I’m in the midst of several large tasks at the moment, both devotional (in terms of trying to finish the Devotio Antinoo book), work-related, and also administrative in other respects–getting in proposals for conferences and anthologies in the near future, etc. As a result, there was likely not going to be enough mental space to make a decent, lengthier post on the blog today about something of useful substance, or even of something lighter, a real possibility today.
So, I had hoped to just rely on my earlier idea of the Homo Bonus series to get me through. And, I got out the reliable ol’ Cassell’s and did my bibliomancy…and, three times, came up with pages that had no Greek, Roman, or Egyptian figures on them whatsoever. So, I paged around, and finally found one on an adjacent page, and it turned out…the persons referred to really have no definite traditions attached to them of being homoerotic or gender-atypical. So, I paged through and tried to find another, and got one that turned out to be listed (after subsequent looking about) as only attested in Ptolemy Chennos’ work. Ptolemy Chennos has a really good track record of having obscure, singly-attested episodes of homoeroticism. And, this one wasn’t one of them, and in fact there’s nothing to indicate anything homoerotic about it at all (which is all the more sad, because it was a winged child of Achilleus and Helen from when they got married on the Isles of the Blessed! The kid’s name was Euphorion, by the way…but I found nothing about him rejecting Zeus, or Zeus falling in love with him, or anything–only that Zeus killed him, rather randomly…).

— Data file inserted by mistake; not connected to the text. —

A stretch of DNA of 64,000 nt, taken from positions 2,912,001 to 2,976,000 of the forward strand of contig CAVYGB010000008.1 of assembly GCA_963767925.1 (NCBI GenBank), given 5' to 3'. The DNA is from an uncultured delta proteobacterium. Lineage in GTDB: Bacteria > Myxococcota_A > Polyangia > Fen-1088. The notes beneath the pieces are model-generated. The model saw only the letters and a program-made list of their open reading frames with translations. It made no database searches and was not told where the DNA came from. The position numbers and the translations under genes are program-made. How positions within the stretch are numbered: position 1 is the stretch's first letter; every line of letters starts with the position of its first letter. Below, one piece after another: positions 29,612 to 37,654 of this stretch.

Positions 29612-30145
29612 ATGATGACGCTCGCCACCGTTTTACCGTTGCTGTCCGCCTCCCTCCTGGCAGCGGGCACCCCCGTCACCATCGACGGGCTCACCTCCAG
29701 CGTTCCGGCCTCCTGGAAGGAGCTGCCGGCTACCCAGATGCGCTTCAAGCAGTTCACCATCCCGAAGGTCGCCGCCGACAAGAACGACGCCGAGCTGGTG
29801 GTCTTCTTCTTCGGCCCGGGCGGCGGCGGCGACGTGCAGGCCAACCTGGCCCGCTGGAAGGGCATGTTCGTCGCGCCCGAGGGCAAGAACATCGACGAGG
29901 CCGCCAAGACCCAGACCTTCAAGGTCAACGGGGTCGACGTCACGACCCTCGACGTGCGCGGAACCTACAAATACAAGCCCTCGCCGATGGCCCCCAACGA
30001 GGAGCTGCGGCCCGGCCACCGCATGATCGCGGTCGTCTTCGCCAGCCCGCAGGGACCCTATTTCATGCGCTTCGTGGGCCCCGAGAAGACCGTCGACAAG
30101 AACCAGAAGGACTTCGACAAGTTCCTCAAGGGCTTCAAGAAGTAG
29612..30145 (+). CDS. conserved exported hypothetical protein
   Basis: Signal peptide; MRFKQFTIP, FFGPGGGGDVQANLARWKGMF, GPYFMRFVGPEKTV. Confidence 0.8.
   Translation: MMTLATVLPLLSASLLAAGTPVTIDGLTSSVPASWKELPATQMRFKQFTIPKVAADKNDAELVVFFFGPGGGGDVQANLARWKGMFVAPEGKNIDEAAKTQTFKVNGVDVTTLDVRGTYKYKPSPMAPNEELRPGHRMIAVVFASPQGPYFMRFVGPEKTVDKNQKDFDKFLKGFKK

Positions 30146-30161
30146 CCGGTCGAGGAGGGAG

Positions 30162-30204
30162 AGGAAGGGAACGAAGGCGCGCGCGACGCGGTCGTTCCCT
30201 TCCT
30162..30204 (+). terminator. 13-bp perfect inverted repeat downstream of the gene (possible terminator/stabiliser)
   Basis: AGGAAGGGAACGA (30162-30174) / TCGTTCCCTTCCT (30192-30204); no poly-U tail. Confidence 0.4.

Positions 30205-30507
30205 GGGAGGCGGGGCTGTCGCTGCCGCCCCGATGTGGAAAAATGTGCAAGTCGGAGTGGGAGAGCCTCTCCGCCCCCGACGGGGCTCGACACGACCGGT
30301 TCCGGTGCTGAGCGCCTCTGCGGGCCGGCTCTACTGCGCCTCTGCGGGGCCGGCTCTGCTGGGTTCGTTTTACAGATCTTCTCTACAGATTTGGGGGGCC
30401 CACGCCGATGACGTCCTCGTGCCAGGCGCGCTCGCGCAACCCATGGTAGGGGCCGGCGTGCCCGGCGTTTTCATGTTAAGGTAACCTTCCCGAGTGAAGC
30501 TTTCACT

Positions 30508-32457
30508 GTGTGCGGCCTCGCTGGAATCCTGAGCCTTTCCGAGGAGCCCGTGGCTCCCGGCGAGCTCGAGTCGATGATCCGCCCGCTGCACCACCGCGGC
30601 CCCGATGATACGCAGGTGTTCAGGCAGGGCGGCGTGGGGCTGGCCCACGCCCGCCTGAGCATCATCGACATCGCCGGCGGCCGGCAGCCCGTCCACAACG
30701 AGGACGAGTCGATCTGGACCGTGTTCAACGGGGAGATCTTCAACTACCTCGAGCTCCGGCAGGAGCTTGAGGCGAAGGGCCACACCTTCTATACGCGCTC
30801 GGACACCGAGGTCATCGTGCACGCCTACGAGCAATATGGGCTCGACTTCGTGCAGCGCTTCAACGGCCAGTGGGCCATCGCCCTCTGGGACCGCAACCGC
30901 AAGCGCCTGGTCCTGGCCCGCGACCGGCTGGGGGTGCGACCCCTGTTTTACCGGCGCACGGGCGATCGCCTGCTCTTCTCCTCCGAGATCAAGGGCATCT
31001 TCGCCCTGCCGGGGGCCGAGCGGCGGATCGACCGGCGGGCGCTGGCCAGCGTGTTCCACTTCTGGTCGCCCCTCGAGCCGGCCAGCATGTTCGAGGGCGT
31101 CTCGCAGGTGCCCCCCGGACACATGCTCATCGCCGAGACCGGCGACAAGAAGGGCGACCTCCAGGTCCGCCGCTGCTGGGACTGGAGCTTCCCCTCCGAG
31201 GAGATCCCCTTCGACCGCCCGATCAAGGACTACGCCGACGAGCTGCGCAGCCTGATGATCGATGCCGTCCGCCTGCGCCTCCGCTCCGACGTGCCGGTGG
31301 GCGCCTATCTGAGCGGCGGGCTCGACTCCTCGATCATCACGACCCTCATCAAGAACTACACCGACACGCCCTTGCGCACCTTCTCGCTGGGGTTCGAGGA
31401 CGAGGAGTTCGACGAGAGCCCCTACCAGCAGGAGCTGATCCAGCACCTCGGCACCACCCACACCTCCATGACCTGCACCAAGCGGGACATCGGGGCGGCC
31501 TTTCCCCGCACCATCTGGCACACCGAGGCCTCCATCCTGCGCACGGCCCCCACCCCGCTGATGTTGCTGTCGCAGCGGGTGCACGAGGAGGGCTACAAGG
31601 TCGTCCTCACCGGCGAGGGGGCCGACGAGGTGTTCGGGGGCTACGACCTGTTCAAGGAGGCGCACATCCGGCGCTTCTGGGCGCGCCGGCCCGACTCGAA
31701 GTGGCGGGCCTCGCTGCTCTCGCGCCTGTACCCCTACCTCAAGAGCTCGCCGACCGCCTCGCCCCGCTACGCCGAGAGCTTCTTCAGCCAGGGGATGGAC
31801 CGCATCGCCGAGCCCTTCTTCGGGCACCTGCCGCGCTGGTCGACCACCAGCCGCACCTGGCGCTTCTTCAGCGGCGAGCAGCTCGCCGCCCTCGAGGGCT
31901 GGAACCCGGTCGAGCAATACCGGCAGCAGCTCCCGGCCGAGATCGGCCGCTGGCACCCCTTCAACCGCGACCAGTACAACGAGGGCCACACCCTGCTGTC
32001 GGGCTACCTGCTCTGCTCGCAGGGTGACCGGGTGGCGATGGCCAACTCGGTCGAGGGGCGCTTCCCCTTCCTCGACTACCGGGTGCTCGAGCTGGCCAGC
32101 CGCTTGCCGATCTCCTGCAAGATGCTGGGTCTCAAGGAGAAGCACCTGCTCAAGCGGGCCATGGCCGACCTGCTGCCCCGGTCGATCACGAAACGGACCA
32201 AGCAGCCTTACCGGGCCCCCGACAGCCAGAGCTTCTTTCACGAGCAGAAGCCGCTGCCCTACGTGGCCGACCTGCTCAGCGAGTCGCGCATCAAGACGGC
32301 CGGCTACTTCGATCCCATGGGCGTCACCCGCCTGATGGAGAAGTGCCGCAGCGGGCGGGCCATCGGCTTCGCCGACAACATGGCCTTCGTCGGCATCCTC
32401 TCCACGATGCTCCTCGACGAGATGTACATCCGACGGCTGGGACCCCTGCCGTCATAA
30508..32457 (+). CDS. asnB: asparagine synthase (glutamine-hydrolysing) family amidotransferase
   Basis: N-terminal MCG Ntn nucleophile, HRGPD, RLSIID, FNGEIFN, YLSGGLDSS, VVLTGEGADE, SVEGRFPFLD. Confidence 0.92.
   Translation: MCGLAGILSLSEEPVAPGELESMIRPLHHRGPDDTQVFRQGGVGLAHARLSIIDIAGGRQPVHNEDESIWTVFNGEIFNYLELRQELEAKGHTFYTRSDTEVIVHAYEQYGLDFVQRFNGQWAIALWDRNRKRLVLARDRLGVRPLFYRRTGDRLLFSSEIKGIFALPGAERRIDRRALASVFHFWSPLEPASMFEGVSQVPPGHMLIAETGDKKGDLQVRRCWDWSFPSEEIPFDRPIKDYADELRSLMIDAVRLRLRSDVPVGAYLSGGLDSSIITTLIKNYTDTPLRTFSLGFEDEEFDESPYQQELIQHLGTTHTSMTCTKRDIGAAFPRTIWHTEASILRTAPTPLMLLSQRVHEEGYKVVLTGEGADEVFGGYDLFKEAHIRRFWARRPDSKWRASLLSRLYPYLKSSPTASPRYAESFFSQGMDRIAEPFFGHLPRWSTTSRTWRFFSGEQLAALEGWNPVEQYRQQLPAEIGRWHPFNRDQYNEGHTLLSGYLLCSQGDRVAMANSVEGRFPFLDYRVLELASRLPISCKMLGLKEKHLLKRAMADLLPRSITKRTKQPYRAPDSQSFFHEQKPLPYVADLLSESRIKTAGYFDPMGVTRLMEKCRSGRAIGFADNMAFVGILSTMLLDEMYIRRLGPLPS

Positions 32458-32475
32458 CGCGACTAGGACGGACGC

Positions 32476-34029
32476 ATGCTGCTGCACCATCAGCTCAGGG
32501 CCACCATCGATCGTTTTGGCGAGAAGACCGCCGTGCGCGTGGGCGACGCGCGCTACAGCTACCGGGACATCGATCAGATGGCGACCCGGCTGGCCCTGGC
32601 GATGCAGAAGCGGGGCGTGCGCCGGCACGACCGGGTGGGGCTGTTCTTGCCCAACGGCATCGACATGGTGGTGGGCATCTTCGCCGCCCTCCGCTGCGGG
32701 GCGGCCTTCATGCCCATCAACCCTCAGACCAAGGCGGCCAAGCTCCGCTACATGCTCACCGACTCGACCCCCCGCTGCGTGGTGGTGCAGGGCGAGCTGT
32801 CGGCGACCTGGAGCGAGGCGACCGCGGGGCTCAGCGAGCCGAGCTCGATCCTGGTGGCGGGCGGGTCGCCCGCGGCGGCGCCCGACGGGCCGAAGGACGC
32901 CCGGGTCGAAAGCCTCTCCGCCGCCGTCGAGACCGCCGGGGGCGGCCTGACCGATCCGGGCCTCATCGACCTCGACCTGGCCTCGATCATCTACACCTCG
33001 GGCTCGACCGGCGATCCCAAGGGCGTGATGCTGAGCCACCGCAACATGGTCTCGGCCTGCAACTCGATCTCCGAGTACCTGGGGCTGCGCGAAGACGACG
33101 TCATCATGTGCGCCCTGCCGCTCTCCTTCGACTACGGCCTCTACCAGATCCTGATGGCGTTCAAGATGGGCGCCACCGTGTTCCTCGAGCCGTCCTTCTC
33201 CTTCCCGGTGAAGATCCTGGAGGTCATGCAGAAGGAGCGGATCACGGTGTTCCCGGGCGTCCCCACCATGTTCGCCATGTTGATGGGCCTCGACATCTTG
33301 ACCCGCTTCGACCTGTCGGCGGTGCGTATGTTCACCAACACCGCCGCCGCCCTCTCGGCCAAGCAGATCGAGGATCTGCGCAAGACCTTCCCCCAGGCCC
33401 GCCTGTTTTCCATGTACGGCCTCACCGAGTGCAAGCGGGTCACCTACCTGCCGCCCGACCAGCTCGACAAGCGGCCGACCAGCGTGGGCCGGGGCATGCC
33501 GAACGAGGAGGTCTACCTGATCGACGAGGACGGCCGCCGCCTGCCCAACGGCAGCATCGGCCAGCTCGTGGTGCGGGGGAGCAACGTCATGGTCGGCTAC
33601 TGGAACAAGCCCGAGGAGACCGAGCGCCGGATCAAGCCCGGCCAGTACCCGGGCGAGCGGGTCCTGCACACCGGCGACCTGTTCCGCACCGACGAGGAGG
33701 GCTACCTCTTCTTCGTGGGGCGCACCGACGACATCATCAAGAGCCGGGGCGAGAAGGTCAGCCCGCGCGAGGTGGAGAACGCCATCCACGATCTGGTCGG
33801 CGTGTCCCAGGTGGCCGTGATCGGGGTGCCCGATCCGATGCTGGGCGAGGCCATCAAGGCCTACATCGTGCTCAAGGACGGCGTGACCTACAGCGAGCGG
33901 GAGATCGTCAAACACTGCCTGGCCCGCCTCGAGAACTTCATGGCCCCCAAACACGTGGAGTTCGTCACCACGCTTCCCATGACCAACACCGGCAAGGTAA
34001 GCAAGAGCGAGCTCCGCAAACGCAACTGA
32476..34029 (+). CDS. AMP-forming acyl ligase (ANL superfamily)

Which, all things considered, is really bad luck on my part. I am glad that I’m as thorough and careful in my researches as I happen to be, but at the same time, I deprived myself of four or five possible posts if I had just gone with what the Cassell’s happened to say on those figures. Alas…
So, this is putting the kybosh on my entire idea a bit. I’ll keep trying in the future, but I can’t guarantee the series will be as long or as interesting and varied as I had hoped, alas.
In the meantime, have this: